On March 1st, 2021, with masks on and social distancing measures in place, the Intercultural Management (ICM) program held its annual Intercultural Career Opportunity (ICCO) seminar both in presence and online.
Executive coaches, trainers, consultants, UN Team Leaders, government representatives, alumni, and distinguished interculturalists from all over the world, shared their diverse experiences with approximately 40 participants, including students and others interested in the field.
During this seminar, speakers and students discussed how interculturality is applied in different professions and the important steps you need to keep in mind when pursuing your career path.
ICM Course Leader, Alexander Frame, during the introductory remarks, extended his gratitude to all speakers and participants for attending ICCO 2021, before explaining the ICM program and briefly introducing the agenda of the day.
“ICM is an English-taught program, specializing in Intercultural Management. The three pillars of our program are languages, communication, and management, ”said Frame.
Marilyn McKinley, Intercultural Facilitator, Trainer, and Coach in Australia, was the first speaker of the morning session. She shared her vast experience working in different settings and countries and how interculturality plays a big role in all aspects of her professional life.
“Emotions connect learners to knowledge. Even if we speak the same language, we each have preferences for certain language choices, ”McKinley explained to the audience. “There are three pillars of intercultural education: content – what are we teaching; materials and resources – where do we get it from; activities and assignments – how we incorporate different teaching styles. ”
Barbara Covarrubias Venegas, Executive Coach, and Expert for New Ways of Working & Digital Leadership, while sharing her experience, focused on the growing digital realm of interculturality, particularly in relation to its necessity in the past year and moving forward.
“What I see in all virtual meetings, is that the necessity for cultural intelligence is more important than ever because we are more connected than ever. We talked about diversity and inclusion, but I believe that so many business practices oversee the importance of inclusion and trust-building in virtual spaces and teams. I created a concept called implusion, because there is no impact in the virtual space without inclusion, ”said Covarrubias Venegas.
The next speaker of the event was Alessandra Malgeri, ICM Alumna, Campus Manager and Recruiter at Philips Paris, who engaged in an interesting discussion with all participants about her professional life after completing her MA studies in ICM. Malgeri shared insightful tips and salient professional life steps that she had undertaken on her own career path, as well as the intercultural aspects in her international environment job at Philips.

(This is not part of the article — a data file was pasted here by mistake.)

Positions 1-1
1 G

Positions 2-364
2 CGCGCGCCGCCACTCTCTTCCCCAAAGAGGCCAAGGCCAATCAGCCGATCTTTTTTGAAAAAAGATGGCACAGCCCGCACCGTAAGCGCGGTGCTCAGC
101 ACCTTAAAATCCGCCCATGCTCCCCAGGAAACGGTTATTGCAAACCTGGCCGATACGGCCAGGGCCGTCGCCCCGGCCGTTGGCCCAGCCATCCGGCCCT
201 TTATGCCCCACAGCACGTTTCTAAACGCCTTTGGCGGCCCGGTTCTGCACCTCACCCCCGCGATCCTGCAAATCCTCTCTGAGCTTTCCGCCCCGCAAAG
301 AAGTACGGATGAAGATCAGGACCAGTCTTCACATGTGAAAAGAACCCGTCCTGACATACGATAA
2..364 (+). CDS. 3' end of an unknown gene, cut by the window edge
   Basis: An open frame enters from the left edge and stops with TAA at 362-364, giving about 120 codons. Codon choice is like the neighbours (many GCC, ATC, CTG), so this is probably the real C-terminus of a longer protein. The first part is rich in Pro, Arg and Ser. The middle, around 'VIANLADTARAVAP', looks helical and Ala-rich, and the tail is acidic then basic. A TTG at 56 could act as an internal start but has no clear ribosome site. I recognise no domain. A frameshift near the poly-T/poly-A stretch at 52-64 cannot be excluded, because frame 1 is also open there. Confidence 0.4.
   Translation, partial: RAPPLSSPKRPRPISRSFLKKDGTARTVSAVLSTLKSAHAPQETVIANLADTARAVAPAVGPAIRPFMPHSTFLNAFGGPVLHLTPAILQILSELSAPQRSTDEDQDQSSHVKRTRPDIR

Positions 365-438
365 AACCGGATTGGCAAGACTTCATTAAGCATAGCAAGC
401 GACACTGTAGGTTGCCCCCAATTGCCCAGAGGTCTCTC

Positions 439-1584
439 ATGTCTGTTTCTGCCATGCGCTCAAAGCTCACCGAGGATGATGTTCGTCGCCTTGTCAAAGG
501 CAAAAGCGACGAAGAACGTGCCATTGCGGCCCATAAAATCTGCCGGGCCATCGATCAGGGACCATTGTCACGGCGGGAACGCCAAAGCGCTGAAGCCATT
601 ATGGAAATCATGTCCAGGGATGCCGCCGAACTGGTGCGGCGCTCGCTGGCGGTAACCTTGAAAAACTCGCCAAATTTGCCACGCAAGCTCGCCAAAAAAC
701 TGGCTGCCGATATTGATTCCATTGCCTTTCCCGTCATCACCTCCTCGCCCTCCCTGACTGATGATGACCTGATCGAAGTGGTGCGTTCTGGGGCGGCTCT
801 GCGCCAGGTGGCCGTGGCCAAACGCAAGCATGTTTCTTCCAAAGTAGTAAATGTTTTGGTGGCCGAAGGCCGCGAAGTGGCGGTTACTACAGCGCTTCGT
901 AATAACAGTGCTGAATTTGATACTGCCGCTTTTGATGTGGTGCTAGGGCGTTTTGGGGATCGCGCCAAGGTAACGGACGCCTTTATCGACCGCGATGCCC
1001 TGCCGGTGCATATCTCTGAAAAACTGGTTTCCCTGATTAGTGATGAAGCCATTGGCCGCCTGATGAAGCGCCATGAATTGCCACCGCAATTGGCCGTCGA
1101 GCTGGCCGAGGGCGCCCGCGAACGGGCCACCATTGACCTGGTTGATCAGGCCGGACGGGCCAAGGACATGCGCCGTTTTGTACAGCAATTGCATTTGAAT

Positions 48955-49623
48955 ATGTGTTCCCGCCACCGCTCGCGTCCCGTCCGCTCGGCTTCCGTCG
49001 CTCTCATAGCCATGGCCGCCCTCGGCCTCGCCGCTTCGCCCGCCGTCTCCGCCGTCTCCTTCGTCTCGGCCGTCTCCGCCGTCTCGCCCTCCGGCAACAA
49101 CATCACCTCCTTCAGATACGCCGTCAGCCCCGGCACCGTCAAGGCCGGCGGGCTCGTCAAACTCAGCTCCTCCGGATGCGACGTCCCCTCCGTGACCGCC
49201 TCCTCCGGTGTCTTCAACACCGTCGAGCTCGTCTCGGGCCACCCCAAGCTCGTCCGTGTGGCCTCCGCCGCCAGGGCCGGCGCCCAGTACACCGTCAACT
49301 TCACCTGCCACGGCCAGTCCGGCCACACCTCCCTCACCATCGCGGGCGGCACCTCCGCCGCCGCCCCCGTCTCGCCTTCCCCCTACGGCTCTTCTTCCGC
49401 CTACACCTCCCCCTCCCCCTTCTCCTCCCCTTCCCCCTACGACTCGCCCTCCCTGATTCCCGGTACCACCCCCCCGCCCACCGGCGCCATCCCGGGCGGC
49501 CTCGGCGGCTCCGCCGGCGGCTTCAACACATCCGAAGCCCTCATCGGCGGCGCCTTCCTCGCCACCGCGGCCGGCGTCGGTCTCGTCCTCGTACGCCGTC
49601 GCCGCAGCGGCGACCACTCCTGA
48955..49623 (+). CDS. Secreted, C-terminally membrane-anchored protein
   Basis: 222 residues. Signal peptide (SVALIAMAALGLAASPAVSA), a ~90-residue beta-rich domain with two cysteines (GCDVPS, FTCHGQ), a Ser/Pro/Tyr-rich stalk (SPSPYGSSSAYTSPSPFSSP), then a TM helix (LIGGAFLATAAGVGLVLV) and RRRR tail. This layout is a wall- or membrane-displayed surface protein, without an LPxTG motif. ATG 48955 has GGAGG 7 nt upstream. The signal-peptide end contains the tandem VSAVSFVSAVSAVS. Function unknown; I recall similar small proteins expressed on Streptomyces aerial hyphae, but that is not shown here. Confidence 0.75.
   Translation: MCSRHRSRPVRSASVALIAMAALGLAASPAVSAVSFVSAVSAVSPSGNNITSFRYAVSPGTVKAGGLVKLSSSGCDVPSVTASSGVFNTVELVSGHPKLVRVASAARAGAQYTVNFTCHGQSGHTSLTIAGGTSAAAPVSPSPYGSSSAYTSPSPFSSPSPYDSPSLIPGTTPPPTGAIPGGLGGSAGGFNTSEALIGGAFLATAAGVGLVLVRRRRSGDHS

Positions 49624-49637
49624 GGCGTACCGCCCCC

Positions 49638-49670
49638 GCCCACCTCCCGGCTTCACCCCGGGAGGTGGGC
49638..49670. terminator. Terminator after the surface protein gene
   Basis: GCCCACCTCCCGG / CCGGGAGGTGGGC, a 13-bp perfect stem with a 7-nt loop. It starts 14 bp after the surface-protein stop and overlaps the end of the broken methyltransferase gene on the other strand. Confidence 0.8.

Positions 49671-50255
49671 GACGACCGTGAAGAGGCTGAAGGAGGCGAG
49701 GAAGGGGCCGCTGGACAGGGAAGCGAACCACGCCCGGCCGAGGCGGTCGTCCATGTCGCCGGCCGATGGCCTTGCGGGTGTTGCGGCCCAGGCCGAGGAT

The second part of this seminar kicked off with Liza Gashi, an entrepreneur with global experience in policy, former Deputy Minister of Foreign Affairs and Diaspora in Kosovo, and Executive Leader.
“Strangers are just friends you haven’t met. In today’s world, technology is connecting us, but at the same time, it is dividing us. We take small things for granted, ”said Gashi.
While discussing her career journey and the steps she had taken, Gashi emphasized some simple yet crucial things to keep in mind.
“The lesson is that not everyone knows your reality and the layers you carry with you, so in this aspect, it is important to establish connections with people and try to listen to things that are important to them. It is important to be aware and be mindful of people around you, ”she concluded.
Kelly Pengelly, Intercultural Consultant and founder of MIEL (Maximizing Intercultural Competence Locally), Chief Implementation Strategy Officer of the World Council on Intercultural and Global Competence, began her presentation by asking the participants what they are like at their best, before sharing her professional journey.
“When I am at my best, I am like a coffee – a perfectly brewed coffee that represents reflection, relationship, restoration, and refreshment. As a scholar-practitioner, I work best when I make space for reflection to ponder, to be curious, and to innovate, ”said Pengelly.
The last speaker of the seminar was Francesco Galtieri, UN Resident, Coordinator Office Team Leader, and Senior Development Coordination Officer in Damascus, Syria. Galtieri shared his professional experience working at the UN while discussing different intercultural aspects, advantages, and challenges faced.
“ We [at the UN] are here to serve the diversity of people, which requires a lot of effort to connect with people’s values. I’ve worked in peacebuilding and conflict resolution, so the most important element is being able to hear out each other’s concerns, wishes, hopes, and challenges and trying to build trust, ”said Galtieri.
The event was concluded by ICM Course Leader, David Bousquet, who thanked all speakers and participants for their contribution to the ICCO 2021 seminar.
“Today was clearly a moment of hope, not only for your professional future but also that you will help make the world a better place. On your future career prospects, we heard some interesting points, like soft skills, adaptability, teaching and learning, creativity, which hopefully you will continue to engage throughout your professional future, ”said Bousquet.
This event was organized by the Intercultural Association (ICA) in collaboration with the ICM Communications Team, both part of the Intercultural Management (ICM) program.